Belsomra Approved to Treat Insomnia

The orexin receptor antagonist is the first such drug designed to affect sleep-wake cycle.

FDA Approves Belsomra for Insomnia
FDA Approves Belsomra for Insomnia

HealthDay News -- The FDA has approved suvorexant (Belsomra), an orexin receptor antagonist, to treat insomnia.

Suvorexant should be taken once nightly within 30 minutes of going to bed, the FDA said in a press release. Approved in four strengths ranging from 5 to 20 mgs, suvorexant should be taken at the lowest effective dose to minimize daytime sleepiness and related side effects.

In clinical studies involving more than 500 participants, the drug's most common side effect was next-day drowsiness. As a condition of approval, New Jersey-based drug maker Merck, Sharpe & Dohme is required to study next-day driving performance among men and women who took the 20-mg dose, the FDA said.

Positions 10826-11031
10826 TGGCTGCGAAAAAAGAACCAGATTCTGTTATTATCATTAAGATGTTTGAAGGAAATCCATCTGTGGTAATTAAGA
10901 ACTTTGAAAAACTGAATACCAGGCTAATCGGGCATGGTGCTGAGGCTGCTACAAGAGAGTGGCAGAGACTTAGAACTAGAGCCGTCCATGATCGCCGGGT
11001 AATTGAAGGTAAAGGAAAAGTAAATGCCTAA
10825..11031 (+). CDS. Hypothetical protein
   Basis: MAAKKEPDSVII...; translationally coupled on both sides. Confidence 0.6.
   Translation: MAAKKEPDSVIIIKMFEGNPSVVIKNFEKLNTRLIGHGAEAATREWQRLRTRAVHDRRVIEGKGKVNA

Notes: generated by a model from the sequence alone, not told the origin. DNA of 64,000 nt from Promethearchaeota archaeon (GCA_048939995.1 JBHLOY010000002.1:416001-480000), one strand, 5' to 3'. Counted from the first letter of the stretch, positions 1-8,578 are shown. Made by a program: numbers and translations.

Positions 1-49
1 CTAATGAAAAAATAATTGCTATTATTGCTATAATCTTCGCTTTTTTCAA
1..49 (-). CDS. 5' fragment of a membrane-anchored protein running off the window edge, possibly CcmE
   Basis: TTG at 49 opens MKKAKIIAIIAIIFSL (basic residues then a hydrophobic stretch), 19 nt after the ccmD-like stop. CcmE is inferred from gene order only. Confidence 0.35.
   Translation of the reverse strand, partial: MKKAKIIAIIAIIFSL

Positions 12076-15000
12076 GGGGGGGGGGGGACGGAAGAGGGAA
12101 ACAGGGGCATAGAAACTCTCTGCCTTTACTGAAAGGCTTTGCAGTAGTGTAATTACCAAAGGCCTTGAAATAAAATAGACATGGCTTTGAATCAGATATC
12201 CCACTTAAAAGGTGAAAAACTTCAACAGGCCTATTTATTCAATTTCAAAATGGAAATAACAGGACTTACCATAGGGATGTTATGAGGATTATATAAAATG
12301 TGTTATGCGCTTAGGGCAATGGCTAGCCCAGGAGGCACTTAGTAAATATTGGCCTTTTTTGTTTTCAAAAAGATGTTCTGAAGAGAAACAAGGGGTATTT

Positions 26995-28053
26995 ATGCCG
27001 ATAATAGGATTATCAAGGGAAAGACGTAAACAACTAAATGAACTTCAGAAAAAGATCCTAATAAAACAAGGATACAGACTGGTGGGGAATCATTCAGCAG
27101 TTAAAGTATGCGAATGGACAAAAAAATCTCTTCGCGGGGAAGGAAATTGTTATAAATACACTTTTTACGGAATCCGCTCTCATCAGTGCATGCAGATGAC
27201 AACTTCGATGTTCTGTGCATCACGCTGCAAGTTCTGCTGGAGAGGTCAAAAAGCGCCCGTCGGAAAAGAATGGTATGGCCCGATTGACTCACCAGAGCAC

As with other sleep medicines, the agency warned that users of suvorexant have the potential for sleep-driving, as well as preparing and eating food, making phone calls, or having sex while not fully awake. The risk of these and similar "complex behaviors" increases if the user simultaneously drinks alcohol or takes other medicines that make them sleepy.

"[Suvorexant] is a controlled substance [Schedule-IV] because it can be abused or lead to dependence," the agency added.

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